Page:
I would be lying if I didn’t admit that I have thought about quitting stand up and Blaria before. I’d also be lying if I didn’t admit that the thought brings me the same exact amount of joy as when I get an early morning phone call from one of my girl friends telling me about the great sex she had with a guy she just started dating:
But let me clear: I don’t really want to quit. Not in a serious way. But in a Diane Lane movie for middle-aged women sort of way where I’ll say to myself, “You know, I’ll just quit my life and run a food truck with fellow comedian Bethany Van Delft and we’ll call our business ‘Don’t Touch My Hair’ and sell scones.” It’s a fantasy, a reset button, if you will, that I use whenever I’m feeling overwhelmed, frustrated, or blah about my career. For a hot second, I can fool myself into believing that I don’t have to do this. And in that moment, I feel less burdened by this thing I’m compelled to do. Then the moment fades and I’m like, “What am I going to do? Quit my life and run a food truck with fellow comedian Bethany Van Delft and we’ll call our business ‘Don’t Touch My Hair’ and sell scones? What the hell kind of life is that for me?”
So I yelled out, “Actually, rape jokes are never funny!” ~ quote from an anonymous woman who heckled Daniel Tosh during his set for talking about rape jokes and then lived to blog about it.
Sorry, Jane Doe. Comedy is subjective and any joke can be funny. Note the word “can.” Any joke can be funny, but not any joke is funny. Any joke has the potential to be hilarious to you, but more importantly, the joke has the potential to not to be funny to you, but to SOMEONE ELSE. I think that people often forget that fact when watching comedy. Just because it is or isn’t amusing to you, doesn’t mean everyone feels the same way.
What lead up to the exchange between comedian Daniel Tosh and a female audience member at the Laugh Factory is another example of comedy being subjective. Of course, following the exchange, she blogged about it (a girl after my heart), and as things on the internet are wont to do, the blog post picked up steam and went viral. If you haven’t read her post, you can click here. Basically, Tosh was talking about how he thinks rape jokes are funny and Jane Doe didn’t agree with him, so she heckled him with the aforementioned quote. To which he responded with the following: “Wouldn’t it be funny if that girl got raped by like, 5 guys right now? Like right now?” Then Jane Doe and her friends left the show. Yeah, that situation turned awkward.org/donations real quick. When I heard about it, I was immediately reminded of Dave Chappelle’s bit about Michael Richards (aka Kramer) and his n-word tirade at an audience member who heckled him during a stand up show:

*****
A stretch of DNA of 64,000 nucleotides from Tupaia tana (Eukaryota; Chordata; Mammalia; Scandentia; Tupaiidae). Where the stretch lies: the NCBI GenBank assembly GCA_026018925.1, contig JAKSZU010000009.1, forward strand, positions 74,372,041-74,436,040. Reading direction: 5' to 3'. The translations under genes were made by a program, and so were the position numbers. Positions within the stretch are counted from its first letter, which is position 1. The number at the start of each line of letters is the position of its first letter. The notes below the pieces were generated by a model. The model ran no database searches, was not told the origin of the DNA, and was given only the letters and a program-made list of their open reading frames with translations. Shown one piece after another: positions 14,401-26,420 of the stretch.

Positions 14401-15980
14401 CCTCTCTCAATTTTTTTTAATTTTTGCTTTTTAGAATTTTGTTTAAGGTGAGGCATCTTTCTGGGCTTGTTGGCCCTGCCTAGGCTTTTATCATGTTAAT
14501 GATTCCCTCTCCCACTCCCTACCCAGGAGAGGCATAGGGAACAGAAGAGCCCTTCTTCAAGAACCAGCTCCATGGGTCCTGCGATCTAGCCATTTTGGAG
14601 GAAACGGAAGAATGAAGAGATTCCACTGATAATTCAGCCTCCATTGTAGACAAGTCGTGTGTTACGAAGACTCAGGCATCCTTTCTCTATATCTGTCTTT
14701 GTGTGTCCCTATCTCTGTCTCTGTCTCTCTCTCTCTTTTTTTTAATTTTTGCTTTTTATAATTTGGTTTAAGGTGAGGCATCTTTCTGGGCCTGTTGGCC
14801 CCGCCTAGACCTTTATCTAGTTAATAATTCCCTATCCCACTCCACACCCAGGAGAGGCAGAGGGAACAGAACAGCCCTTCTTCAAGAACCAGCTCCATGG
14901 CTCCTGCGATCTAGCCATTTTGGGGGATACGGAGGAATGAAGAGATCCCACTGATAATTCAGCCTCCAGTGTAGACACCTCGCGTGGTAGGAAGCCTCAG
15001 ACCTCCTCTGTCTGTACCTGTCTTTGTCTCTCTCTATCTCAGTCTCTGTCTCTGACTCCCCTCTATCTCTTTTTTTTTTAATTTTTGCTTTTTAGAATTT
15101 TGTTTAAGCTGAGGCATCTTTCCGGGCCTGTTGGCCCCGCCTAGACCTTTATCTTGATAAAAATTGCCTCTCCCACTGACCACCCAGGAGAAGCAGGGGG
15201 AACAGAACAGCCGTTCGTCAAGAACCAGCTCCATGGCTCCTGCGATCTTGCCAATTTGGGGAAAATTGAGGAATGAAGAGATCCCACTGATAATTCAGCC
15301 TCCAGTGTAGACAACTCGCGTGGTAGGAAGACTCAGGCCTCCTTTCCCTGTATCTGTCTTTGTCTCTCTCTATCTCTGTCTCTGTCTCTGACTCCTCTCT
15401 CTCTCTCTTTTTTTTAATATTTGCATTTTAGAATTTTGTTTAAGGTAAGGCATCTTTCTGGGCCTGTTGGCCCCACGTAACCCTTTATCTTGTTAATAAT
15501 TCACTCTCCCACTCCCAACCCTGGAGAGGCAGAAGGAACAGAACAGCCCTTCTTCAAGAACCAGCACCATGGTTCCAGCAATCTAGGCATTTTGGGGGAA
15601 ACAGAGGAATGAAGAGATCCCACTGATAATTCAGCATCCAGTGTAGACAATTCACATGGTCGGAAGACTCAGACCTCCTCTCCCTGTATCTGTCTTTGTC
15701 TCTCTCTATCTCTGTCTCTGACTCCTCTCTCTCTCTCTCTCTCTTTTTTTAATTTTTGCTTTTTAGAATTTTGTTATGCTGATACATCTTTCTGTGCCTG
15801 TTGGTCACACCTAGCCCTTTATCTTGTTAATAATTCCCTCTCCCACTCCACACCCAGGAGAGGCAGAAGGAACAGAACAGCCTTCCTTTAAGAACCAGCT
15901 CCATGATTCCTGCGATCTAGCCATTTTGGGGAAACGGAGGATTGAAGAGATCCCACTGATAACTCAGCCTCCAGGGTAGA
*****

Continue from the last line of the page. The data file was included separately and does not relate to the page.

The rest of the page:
Before I started this lil ole blog about three months ago, I was solely doing stand up comedy; most frequently at my weekly show called Case of the Mondays (COTMons for short). I was a young Buck in the comedy game:
I was only about nine months in when I decided I need to start a show, so I could cut my comedy teefs in an exciting yet demanding environment of an English pub in Midtown East. Yes, #TeamBlaria
sometimes oftentimes, in the early years of your career, you have to do guerrilla comedy shows in bars, hotels, apartment rec rooms, etc. because Comedy Central isn’t interested in you just because you’re Octavia’s daughter (my mom’s name or name of a Calvin Klein fragrance? You decide). Anyway, over the next three years and two months, cutting my teeth is exactly what I did. I learned how to host, how to riff, and how to wolf down a buffalo wing in five seconds because a comic wrapped up his/her set a minute early. And now, three years and two months later, I’m ending COTMons tonight. Cue the swelling orchestra music found in Aaron Sorkin’s The West Wing aka I’m gonna be poignant for the next few hundred words and then maybe quote something in Latin Beyoncé that will truly capture the emotion of ending this journey.
Ay dios mio! Lately, there’s been more melodrama in stand up comedy than a telenovela and, sadly, 100% less attractive people in habits (seriously, like every nun on Spanish soap operas is an undercover Sofia Vergara). And all the drama makes me feel like I’m strapped down to a chair a la Alex from A Clockwork Orange and forced to watch this on an endless loop:
Recently, articles, podcasts, and interviews have been tracking and analyzing stand up comedy’s every move. Even the NY Times got in the mix by having writer Jason Zinoman, who may have written like five sentences about me once (#MeanToBrag), cover stand up and its nuisances like preparing a late night set for shows like Conan. This positive attention means more exposure for comics. However, when comics air their dirty laundry, that also gets attention and the in-fighting can look like the kind you’d find on The Jerry Springer Show. Hence the melodrama.
For instance, one of my all-time favorite comics, the hilarious Bill Burr, launched into a NSFW six minute crunkalicious and intentionally over-the-top rant on his weekly Monday Morning Podcast a month ago about alt comics versus club comics and Huffington Post, Laughspin, Splitsider, to name a few, picked up the clip. Take a listen: